Following on from last weeks post on Project Scheduling, here is a look at ‘ Project Schedule Granularity’.
Projects are unique by definition, and can take weeks, months, or years to deliver.
The project schedule should somehow match the time-frame for the overall project. If the project takes several weeks, then tasks might be scheduled for days or a week, but not for a month. If the project takes several years, tasks may be scheduled for weeks or months, but not for days (at the highest level).
Too much detail, and the project may be consumed by paperwork and the administration in keeping track of the progress of every task. Too little detail, and the project will flounder with ill-defined tasks and assignments.
Project Schedule Granularity
The idea of choosing the correct project schedule granularity ensures that the plan is in the correct amount of detail.
Typically, a 3-month project may need tasks defined in 1, 2, or 3 day blocks. A 3-year project may require tasks to be defined in 1-month blocks.
That is not to say that more detail is not required for the larger project within those month blocks. These may exist as sub-projects, with the detail held by other departments/junior project managers, or by a further level of detail in the Work Breakdown Structure.
The overall project plan (for a 3-year project) will not include tasks of 1 day duration (or there would be thousands of tasks).
The plan for a 3-month project will not include tasks that take longer than 1 month (or there will be no progress to report).
Benefits of Project Schedule Granularity
One benefit of getting the project schedule granularity correct for the overall project duration is that monitoring progress will be easier, and more accurate. There will be adequate monitoring of shorter tasks, and no over control on the larger tasks.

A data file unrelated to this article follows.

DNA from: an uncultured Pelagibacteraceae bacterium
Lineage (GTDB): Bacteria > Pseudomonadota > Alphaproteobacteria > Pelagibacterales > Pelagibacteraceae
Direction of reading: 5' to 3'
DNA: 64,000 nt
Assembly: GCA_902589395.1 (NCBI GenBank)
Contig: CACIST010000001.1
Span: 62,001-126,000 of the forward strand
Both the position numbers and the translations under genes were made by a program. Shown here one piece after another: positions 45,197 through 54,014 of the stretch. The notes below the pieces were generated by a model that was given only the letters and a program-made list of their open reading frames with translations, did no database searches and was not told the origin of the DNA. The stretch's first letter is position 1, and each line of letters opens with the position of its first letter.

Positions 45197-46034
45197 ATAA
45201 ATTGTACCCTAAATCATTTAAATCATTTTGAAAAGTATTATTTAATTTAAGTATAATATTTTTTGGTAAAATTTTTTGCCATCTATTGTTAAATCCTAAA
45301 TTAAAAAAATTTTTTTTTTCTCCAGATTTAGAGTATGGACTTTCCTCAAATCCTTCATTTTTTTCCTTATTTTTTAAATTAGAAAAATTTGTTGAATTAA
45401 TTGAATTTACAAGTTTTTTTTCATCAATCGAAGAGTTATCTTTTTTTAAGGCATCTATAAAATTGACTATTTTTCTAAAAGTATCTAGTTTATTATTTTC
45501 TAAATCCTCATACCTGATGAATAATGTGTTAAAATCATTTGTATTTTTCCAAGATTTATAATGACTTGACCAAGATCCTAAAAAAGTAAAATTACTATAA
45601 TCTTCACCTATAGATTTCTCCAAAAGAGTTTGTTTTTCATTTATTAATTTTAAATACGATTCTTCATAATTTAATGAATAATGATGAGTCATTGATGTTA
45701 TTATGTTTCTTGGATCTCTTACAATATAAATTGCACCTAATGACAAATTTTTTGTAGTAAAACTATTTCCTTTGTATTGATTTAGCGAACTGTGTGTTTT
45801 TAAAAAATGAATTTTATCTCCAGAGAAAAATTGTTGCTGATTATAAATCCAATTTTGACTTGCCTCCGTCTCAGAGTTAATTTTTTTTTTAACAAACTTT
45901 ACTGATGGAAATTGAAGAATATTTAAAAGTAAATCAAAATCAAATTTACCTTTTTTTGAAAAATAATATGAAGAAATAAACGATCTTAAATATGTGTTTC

The critical path is likely to more accurate if the project schedule is composed of tasks with suitable durations, and the critical path will change as the durations of those tasks varies through the project.
How Detailed Should a Project Plan Be?
So how detailed should a project plan be? Detailed enough to stay in control, but not too detailed to be always updating progress.
Granularity to suit the Stakeholder Needs
Another way of looking at the project schedule granularity is to identify what the stakeholders will need in the way of progress checks, and report frequency. In this way tasks can be planned to be timed to the stakeholder reporting requirements.
Rolling Wave Planning
Rolling Wave Planning is where the project exists in good detail for the following 3 months only, and in less detail for the activities that are further out. The tasks occurring in the next 3 months may have durations of 3-5 days, and tasks that happen in 6 months may have durations of weeks or months.
The plan is then refined as time passes.
Getting a schedule correct is a vital part of project planning and scheduling. Too much detail, and the project is over-controlled, and time is lost in administration and reporting. Not enough detail, and the project will be ill-defined and possibly fail.